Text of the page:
Kishio Suga 菅木志雄, ‘Foot of Mountain’, 1993, Japan Society Benefit Auction 2016

As a key proponent of Mono-ha (School of Things), Kishio Suga creates site-specific, physical and conceptual structures out of everyday materials to explore the interrelation between things and space. Much of his early work was ephemeral and no longer exists. This rare extant sculpture exhibits Suga's longstanding interest in interiority and exteriority, balance and boundary: here, two stones connected through a circular opening by wire rest upon an inverted wooden "T." The juxtaposition of these materials calls attention to their distinctive qualities, while the floating metal wire challenges perception and expectations. For his first solo exhibition in the U.S., Suga will recreate his 1973 installation "Placement of Condition" at Dia: Chelsea this fall.

Please note: After bidding closes on Artsy, bids on this piece will be transferred and executed at the live auction component of the Japan Society Benefit & Auction on the evening of November 2, 2016.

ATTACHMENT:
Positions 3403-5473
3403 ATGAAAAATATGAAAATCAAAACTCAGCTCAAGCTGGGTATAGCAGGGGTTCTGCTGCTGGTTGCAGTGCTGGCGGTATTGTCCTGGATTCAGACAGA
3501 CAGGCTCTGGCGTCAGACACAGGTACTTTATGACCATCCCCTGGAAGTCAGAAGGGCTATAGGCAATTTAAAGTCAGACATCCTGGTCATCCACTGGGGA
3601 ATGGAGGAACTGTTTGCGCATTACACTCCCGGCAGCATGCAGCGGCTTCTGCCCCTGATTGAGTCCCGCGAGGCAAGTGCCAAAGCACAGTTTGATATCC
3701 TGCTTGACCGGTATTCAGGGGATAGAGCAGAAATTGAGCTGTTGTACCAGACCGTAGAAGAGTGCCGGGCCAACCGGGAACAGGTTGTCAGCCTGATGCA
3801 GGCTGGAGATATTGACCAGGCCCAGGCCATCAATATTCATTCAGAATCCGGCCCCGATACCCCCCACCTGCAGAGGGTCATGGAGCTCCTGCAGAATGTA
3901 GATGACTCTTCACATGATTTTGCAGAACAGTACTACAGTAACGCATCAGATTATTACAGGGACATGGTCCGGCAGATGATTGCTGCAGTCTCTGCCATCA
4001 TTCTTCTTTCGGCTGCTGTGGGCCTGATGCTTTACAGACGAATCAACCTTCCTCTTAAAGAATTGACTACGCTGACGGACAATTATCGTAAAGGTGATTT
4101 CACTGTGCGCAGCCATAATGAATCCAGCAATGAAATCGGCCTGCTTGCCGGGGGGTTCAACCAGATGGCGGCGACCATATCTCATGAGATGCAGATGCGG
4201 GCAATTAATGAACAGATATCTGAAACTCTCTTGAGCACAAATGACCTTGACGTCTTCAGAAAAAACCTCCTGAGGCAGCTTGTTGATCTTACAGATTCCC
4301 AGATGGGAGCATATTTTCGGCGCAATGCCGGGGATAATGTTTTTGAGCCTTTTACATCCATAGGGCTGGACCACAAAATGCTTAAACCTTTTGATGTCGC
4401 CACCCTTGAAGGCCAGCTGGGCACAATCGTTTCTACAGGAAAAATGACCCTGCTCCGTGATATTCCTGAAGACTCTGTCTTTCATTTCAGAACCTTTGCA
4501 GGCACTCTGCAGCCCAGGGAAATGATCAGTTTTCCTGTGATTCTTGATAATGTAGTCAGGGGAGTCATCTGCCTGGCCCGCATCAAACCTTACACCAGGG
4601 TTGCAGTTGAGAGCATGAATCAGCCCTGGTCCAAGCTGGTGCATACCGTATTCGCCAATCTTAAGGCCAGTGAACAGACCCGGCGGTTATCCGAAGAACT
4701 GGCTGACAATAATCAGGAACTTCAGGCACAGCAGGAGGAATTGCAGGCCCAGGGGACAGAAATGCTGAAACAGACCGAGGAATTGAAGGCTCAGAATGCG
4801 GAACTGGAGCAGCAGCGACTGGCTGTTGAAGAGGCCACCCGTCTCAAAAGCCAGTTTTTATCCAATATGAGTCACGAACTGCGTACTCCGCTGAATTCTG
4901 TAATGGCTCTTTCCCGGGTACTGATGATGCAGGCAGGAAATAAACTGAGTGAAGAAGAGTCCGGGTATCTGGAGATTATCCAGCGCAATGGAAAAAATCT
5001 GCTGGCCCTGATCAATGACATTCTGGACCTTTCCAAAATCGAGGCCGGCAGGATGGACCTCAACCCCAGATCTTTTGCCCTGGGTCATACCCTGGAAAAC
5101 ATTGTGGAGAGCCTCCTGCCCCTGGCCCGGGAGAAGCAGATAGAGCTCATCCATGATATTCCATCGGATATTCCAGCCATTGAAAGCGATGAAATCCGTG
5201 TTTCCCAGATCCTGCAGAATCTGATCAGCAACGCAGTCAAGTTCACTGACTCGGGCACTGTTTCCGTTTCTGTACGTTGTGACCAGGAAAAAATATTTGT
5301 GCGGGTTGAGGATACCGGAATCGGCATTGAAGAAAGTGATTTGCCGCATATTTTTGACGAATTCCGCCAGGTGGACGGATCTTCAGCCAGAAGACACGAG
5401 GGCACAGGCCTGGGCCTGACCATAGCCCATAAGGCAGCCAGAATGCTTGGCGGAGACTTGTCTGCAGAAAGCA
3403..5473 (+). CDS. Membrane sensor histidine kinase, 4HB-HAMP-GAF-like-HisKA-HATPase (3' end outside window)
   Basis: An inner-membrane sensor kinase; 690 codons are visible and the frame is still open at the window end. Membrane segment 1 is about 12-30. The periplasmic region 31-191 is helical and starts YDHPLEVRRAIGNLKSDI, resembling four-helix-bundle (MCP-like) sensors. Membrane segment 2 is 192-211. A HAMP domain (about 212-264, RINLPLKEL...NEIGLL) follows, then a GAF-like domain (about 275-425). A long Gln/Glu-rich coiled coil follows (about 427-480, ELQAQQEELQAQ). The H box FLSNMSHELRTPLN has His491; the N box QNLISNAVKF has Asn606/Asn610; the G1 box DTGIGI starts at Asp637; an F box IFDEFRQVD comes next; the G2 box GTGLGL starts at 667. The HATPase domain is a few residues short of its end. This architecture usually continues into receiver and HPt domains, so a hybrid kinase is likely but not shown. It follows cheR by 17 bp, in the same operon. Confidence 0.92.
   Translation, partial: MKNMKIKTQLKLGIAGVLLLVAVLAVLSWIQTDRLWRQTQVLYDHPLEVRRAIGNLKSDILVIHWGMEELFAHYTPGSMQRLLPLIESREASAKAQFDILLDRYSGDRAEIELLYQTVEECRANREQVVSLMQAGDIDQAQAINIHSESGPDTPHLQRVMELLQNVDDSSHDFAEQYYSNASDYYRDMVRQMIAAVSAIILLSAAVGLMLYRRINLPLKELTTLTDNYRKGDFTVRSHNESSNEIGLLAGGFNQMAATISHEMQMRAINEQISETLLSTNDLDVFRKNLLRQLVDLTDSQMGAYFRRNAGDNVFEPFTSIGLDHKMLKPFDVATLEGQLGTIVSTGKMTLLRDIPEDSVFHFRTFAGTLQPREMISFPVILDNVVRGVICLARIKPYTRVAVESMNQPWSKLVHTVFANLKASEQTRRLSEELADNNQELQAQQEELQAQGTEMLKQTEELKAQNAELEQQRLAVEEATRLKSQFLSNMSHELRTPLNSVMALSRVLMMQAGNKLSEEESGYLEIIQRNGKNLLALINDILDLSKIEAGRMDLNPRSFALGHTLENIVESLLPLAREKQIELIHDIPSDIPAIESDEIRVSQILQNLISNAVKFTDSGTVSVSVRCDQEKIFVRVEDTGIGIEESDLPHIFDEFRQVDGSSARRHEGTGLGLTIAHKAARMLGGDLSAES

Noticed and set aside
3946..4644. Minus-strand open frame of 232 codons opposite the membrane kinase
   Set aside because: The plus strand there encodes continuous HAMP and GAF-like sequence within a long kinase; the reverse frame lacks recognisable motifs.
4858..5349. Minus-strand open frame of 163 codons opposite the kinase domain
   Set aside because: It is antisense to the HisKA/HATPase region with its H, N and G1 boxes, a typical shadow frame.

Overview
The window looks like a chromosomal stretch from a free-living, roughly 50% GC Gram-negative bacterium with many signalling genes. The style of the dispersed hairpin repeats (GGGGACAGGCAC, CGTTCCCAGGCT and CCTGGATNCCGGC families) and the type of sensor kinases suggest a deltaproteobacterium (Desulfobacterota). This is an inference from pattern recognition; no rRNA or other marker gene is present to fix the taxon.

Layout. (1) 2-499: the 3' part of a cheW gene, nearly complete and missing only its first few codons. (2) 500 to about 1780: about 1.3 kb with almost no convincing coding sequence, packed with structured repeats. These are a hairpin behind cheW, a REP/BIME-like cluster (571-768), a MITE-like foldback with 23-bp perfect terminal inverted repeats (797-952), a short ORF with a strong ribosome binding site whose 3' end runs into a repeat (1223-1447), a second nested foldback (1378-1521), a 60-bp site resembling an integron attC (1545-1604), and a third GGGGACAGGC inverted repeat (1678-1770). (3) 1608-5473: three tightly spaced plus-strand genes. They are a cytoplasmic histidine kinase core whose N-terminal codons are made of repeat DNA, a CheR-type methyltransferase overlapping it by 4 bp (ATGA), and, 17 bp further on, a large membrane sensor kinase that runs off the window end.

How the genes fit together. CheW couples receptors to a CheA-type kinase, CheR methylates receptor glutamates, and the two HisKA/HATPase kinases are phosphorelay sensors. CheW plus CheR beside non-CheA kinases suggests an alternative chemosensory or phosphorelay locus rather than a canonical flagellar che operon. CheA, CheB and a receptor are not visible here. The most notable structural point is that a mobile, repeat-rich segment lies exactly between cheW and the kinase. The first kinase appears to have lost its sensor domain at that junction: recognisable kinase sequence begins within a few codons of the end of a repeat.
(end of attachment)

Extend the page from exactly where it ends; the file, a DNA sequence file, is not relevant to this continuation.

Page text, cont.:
Signature: Signed.

About Kishio Suga 菅木志雄

Kishio Suga is a leading figure of the Mono-ha movement—Japanese for “the school of things”— known for their radical use of elemental materials. He studied oil painting, but is best known for his multi-media sculptures, installations, and spatial interventions. Suga describes his process as one of “re-conceptualization” and of discovering the “unfamiliar phrasing” of what appears familiar in day-to-day life. He favors the use of commonly found-though-unconventional artistic materials, like timber, rock, sand, concrete, and empty space. Using this limited array, the artist explores the relationships and potential associations that arise from combining objects. Suga also makes works on paper with more frequency at the beginning of his career.

Japanese, b. 1944